Phone: (09) 300 7551
Cuisine: Modern Chinese
Keep your eyes down and you can't miss it. Tucked away underground in Imperial Lane you'll find the new Mandarin Dumpling & Bar, cleverly created out of a basement.
From the laneway the view is of a subterranean space set out with a meticulously straight row of tables, each with a flickering tea light and vases of cascading white orchids spilling their whiteness into the dimly lit space. Once inside you're cocooned in a dining room that could be anywhere in the world.
Capitalising on the popularity of dumplings right now is a smart move, but the menu extends far beyond these trendy little parcels to include dishes that draw on regional Chinese cuisine, and how refreshing it was to see more than just Cantonese flavours being represented. Cumin and lemongrass, dates and yoghurt are here, in deference to the influence of some of China's border countries.
Dumplings are on offer, of course they are, but you're best warned not to expect tissue-thin skins favoured by most of the dumpling houses in this city.
These follow the tradition of northern China where fillings are encased in a more robust, thicker skin, shiny and slightly tacky if they're steamed, slightly chewy if pan-fried.
We took one bamboo basket of each. They're a bargain at $6 for four when you take in the surrounds - elegant lacquered furniture, soft lighting, gleaming open kitchen - fresh ingredients and engaging wait staff. No sticky tables, unsmiling service and glaring fluoro lighting here. Steamed black dumplings are stained with squid ink and contain a sweet filling of prawn and crab. They are deeply impressive with the integrity of the prawn, which is taut and tasty.
Vegetarian parcels are bright green and stuffed with a light filling of egg, cabbage and vermicelli and beef and onion are deep and rich in flavour with their beetroot juice skins.
Compared to the dumplings I've sampled (and there have been many!), these were fresh and innovative but I'm hesitant to agree that thicker skins are necessarily superior.
To find the better hidden gems in the Mandarin menu, turn your attention to the salads and other plates on offer. A simple combination of celery, prawns and boiled peanuts tingles on the tongue with a szechuan pepper-laced dressing while the cooling Buddha salad slams the palate with pleasant acidity then sweet-talks it back with pieces of toffee-like dates.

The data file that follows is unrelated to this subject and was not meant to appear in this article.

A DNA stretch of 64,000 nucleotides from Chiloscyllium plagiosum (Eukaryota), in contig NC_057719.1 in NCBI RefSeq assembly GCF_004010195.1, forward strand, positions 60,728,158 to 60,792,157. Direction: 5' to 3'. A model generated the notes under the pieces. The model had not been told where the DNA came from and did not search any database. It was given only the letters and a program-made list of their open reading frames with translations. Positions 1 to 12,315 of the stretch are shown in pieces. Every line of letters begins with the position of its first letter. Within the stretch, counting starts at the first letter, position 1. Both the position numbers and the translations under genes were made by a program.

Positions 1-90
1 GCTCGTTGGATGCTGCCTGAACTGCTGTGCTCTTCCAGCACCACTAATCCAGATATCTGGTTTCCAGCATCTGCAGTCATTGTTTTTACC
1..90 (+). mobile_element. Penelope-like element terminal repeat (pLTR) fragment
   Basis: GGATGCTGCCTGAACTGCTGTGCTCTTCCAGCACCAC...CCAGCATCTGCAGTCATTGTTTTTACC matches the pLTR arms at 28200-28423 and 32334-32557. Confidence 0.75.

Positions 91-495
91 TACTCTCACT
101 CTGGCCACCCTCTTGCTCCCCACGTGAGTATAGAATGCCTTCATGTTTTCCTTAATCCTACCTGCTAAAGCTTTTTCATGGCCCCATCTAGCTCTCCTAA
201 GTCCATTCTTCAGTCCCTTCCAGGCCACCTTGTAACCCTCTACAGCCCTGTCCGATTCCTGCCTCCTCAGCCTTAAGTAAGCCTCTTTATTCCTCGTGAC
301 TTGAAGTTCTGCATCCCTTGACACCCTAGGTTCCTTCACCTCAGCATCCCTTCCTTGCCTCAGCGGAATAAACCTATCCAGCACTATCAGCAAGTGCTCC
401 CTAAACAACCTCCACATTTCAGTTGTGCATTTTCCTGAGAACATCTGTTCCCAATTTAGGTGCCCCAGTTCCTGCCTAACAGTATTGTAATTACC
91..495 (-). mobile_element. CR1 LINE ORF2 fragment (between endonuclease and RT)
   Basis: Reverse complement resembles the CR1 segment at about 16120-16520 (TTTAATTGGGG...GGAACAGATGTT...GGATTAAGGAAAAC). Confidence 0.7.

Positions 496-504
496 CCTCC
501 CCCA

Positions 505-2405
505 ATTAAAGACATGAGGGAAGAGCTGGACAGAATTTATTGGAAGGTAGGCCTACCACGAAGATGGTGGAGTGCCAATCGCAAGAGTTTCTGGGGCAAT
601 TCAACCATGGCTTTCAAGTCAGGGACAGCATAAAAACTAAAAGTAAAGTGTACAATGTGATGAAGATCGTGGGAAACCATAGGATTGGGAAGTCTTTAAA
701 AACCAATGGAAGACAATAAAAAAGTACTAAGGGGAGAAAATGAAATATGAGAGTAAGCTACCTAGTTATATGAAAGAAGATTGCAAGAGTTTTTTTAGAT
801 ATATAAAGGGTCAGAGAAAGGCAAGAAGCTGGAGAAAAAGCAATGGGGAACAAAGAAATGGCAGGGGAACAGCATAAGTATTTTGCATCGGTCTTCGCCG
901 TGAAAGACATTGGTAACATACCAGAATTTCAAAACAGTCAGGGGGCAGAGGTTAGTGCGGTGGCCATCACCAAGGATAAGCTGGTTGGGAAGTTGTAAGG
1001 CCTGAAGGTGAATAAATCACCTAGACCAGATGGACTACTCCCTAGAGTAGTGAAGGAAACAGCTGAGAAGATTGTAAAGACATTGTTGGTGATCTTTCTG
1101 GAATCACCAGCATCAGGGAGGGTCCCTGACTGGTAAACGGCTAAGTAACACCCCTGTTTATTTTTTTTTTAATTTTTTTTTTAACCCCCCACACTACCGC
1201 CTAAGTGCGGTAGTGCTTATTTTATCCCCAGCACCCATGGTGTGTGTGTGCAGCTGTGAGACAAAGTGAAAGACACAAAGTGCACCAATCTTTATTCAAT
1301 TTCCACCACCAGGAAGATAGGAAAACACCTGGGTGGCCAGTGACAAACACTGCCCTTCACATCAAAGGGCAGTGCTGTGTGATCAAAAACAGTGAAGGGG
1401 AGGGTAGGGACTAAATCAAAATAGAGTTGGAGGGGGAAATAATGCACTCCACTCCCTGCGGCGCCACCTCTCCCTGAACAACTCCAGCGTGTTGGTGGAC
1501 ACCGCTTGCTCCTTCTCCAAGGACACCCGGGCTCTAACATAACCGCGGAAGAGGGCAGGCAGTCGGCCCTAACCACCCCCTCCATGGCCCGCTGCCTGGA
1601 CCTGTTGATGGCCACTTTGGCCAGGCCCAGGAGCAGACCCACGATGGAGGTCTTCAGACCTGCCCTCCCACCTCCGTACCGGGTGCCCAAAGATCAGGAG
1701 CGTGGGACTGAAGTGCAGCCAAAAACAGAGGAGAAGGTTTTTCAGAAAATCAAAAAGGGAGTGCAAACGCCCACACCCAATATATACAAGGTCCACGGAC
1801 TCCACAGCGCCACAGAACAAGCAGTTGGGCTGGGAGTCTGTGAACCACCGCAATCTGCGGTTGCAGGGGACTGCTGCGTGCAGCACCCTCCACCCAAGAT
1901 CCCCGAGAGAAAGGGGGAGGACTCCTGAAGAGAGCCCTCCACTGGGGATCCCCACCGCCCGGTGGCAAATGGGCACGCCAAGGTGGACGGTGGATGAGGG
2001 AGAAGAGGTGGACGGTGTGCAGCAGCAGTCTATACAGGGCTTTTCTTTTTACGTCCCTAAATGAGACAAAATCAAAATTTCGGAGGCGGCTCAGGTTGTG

These were brilliant dishes and they were the perfect accompaniments for the heavier hitting plates of tofu and pork hock.
Not being a huge fan of tofu, I couldn't praise the Mandarin kitchen enough for their house-made version. Picking up each golden cube with my chopsticks and taking bites gave rise to the most luscious experience as the crisp outer surface crackled in my mouth then gave way to a creamy, baked custard-like centre, all of it slick with a dark, rich fish and soy sauce. Soft red capsicum and crunchy fresh daikon added to the wild party of layers and complexity.
Funny how much expectation plays a part in a dining experience.
When I'd ordered the pork hock, described as slow-cooked and served with iceberg lettuce, cucumber and crushed peanuts, I never expected it would take the form it did; pork meat taken off the bone combined with slippery mushrooms in an overly heavy sauce. The idea was to wrap spoonfuls of pork stew in the lettuce leaves, along with the cucumber and crushed peanut garnish, but this was ungainly and the sauce overpowered the flavour of the pork, so disappointment reigned.
A simple dish of sliced Taiwanese pork sausage was the opposite and a sign that Mandarin is not afraid to keep it simple and let the key ingredients shine.
Using sausages sourced from a local Taiwanese butcher who specialises in making these authentically dry, sweet delicacies, it was topped with kombu and a sprinkle of sesame seeds. Delicious.
It is easy to see how an eatery like Mandarin is going to fit in snugly in this little downtown lane; it makes for a quick lunchtime spot in gorgeous surrounds but also serves well for an intimate evening experience.
It felt secretive and cosy, and after eating at Mandarin, it is hard to imagine going back to one of the cheap and cheerful dumpling houses. Mandarin is just too cute to ignore.
From the menu: Dumplings: vegetarian $6, beef & onion $6, prawn $8, pork $6; Buddha salad $12; Prawn salad $12; Pork hock $24; tofu $18; Taiwanese pork sausage $14; Moon cake $12; Icecream $12
Drinks: Fully licensed